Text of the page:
‘Filtering’ tools are also good for visitors who are looking to browse. Filtering tools allow you to present your visitors with a page full of products, and then the visitors can filter that page so they only see products of a certain brand, or within a certain price range. This means casual visitors who might have a certain set of criteria in mind can browse just those products that fit what they are roughly looking for – rather than having to wade through your entire product range.

Another good idea to encourage browsing is a ‘sale’ or ‘special offer’ department of your store that is continually updated. It’s no good just putting a few products in there and then forgetting about them. You need to update it each week, and if you do mailouts you need to make sure that your special offers are included in the mailout. This encourages your regular visitors back to the store, and provides a good way for new customers to get a quick flavour of the sorts of products you sell, and maybe even find a bargain to boot!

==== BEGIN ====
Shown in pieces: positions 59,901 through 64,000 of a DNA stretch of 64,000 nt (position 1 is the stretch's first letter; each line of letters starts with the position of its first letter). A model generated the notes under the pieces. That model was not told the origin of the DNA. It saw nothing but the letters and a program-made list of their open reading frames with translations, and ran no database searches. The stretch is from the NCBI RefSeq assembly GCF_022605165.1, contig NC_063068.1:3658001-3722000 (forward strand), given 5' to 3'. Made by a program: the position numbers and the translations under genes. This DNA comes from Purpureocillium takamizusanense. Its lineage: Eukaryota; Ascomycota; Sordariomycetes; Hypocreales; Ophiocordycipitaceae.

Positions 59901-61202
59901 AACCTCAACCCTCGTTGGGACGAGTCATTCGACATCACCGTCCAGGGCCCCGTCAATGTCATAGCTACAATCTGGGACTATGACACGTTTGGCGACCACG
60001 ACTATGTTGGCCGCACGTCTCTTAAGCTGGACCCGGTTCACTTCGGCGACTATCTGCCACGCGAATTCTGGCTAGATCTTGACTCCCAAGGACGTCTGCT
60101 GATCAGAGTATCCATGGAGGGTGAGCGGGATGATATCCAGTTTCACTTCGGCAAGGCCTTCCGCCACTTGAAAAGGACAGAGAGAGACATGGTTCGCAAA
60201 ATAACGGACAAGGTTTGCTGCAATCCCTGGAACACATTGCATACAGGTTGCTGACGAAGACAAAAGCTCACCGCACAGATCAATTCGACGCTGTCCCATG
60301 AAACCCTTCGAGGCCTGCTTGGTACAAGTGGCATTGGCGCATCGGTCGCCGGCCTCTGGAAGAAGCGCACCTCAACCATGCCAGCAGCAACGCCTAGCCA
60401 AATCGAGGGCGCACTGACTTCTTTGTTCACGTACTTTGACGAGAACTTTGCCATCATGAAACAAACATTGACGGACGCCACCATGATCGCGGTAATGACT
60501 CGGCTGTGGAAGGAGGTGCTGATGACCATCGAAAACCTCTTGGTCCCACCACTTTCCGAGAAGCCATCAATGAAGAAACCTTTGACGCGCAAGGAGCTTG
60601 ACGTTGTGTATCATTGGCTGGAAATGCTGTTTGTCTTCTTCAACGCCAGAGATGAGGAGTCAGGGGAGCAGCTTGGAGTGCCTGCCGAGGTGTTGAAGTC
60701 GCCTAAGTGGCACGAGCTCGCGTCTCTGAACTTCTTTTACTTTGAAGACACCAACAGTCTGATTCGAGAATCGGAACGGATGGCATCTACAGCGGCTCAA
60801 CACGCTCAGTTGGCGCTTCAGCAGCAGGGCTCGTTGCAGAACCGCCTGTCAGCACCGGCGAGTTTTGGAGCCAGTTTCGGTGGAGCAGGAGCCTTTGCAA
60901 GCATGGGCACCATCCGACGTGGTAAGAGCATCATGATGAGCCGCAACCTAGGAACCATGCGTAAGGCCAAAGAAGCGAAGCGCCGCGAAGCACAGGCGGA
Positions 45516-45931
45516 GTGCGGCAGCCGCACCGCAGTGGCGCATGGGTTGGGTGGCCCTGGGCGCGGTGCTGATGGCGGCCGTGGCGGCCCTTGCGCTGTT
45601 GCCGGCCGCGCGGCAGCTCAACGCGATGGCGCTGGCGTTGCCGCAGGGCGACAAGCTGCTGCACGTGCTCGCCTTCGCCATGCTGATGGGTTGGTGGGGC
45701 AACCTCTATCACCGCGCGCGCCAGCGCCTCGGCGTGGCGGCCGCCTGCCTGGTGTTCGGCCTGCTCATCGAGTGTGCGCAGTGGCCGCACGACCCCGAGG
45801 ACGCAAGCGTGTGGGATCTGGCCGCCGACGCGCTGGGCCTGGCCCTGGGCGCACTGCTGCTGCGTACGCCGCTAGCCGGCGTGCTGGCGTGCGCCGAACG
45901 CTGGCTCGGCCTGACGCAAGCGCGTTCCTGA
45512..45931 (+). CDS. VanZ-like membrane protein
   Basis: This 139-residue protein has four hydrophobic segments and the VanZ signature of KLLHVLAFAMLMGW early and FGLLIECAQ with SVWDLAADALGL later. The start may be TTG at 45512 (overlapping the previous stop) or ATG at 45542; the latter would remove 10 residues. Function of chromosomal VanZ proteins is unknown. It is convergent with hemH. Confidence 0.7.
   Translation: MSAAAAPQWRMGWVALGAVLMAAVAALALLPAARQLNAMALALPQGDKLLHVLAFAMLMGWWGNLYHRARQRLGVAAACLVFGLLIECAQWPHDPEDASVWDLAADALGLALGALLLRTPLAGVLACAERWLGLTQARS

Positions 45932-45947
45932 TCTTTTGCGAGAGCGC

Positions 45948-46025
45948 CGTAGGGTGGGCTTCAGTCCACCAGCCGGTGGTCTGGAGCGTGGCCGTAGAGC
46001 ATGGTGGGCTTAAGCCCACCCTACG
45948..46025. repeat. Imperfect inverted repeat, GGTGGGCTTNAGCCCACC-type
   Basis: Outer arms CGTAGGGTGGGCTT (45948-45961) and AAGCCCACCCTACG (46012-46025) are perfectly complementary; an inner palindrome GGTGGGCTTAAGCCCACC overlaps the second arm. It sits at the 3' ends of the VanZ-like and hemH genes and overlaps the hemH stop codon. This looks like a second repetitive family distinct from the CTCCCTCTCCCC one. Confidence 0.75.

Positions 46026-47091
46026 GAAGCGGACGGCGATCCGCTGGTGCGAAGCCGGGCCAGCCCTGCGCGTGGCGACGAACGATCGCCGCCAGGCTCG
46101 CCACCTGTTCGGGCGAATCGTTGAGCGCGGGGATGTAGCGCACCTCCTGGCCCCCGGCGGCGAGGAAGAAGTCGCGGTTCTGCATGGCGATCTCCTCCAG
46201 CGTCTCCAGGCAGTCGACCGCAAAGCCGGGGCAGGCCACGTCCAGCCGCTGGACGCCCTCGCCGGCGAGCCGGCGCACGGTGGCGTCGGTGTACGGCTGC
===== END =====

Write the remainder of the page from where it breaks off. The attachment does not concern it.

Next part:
So in conclusion, although retails stores themselves are having a rough time of it, there are still people out there who want to spend time browsing and exploring – and by using the right tools on your site you can make sure those visitors have a brilliant experience and hopefully convert themselves into customers.

Random River’s Secrets For Successful Websites

There are three things that are essential to make your site work.

Visibility

There’s no point having a presence up on the web and not telling anyone about it. It’s like holding a party, but not sending out any invitations.

Visibility is key – if you’re not seen, you may as well not exist.

There are two parts to visibility.

Normal (Offline) Marketing – No-one understands your customers better than you do. What Random River can do is help you with ideas about how to reach them and to provide incentives for them to visit your site. Traditional marketing methods such as magazine advertising, direct mail and roadshows are proven to be as successful, if not more successful, than promotion purely through the internet.

Online Marketing – Search engines are free to be listed in, but the amount of effort get your site listed in a good position is formidable. All designs by Random River come ready-optimised to work well with search engines and we can also provide advice on other key factors in making sure your site will succeed. We can also help with paid online advertising – these are those ads you see down the right-hand side of Google – helping you with what works and what doesn’t.

Clarity